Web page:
By Beth Healy and Christine Willmsen, WBUR
April 29, 2021 — Charles Clark moved to Boston’s South End when he was a young musician, just getting by. Forty years later, he lives in the same historic brownstone, even as rising wealth has pushed many people out of the neighborhood.
He’s stayed thanks to a nonprofit that’s kept a few hundred apartments like his affordable. Tenants’ Development Corp. is one of the oldest groups of its kind in the nation, protecting the rights of renters — many of them families of color and seniors.
But now, TDC and its residents are facing the fight of their lives, as a Denver-based investment firm battles for control of 36 of the nonprofit’s properties. It’s a tactic Alden Torch Financial and firms like it are using to squeeze extra profits out of the federal government’s chief program for backing low-income housing, according to court cases in multiple states and interviews with more than 20 housing and legal specialists.
“They wanted us to sell the units — put them on the market, so that they could reap a lot more money than what they were entitled to,” Clark said of Alden Torch. “I’m appalled, and I’m upset about how they’re handling it.”
TDC officials never imagined this scenario when they tapped into the federal Low-Income Housing Tax Credit program back in 2003, to renovate their buildings. Under these deals, a nonprofit forms a partnership with an investor (often a large bank) that provides funding in exchange for tax breaks. At the end of 15 years, the nonprofit generally gets to buy out the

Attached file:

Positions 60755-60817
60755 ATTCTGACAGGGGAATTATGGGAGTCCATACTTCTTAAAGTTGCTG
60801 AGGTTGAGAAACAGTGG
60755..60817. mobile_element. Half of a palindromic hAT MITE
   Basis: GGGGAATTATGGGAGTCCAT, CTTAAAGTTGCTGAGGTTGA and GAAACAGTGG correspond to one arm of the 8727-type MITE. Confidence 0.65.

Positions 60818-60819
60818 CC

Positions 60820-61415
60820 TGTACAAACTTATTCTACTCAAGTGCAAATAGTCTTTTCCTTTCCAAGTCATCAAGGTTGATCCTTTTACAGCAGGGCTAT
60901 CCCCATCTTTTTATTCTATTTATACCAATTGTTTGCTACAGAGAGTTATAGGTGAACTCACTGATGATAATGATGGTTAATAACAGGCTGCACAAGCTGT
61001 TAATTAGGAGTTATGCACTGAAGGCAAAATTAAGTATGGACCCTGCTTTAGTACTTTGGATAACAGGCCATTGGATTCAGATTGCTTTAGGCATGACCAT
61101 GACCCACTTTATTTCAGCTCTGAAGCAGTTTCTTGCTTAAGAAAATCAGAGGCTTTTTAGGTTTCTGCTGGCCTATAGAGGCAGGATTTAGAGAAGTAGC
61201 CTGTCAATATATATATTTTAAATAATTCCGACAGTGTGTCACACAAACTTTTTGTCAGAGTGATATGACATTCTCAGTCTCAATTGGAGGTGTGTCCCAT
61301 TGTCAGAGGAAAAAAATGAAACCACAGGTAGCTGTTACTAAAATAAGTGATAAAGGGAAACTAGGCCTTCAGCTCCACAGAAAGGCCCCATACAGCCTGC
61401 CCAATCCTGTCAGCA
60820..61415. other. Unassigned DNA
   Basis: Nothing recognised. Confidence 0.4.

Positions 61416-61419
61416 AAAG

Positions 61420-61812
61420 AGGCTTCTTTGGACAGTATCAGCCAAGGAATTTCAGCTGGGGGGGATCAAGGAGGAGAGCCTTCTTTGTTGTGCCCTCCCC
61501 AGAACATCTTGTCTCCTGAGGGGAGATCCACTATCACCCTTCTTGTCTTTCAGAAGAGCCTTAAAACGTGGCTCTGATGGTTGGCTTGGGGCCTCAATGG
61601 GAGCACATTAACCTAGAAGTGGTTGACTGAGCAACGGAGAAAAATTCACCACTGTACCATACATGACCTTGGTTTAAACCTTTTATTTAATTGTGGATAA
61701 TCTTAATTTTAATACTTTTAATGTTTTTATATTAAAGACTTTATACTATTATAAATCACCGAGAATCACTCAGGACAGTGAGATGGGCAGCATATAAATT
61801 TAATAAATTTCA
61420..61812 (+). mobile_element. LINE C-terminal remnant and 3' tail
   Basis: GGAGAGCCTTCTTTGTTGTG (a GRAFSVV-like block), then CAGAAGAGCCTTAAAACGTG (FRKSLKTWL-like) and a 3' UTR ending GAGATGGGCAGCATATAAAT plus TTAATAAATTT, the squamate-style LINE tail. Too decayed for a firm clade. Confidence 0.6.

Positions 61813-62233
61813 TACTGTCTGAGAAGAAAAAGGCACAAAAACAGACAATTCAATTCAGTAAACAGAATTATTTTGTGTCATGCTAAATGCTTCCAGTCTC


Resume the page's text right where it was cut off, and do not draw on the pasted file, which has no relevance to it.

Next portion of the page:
investor’s stake, taking ownership of the property for well below market value.
At least that was Congress’s intent , housing specialists say — keeping properties affordable for the long-term and in community hands. But the game has changed in recent years, as some project funders began selling off their partnership interests to investment firms with more aggressive profit motives. And those firms are demanding bigger payouts to exit the deals.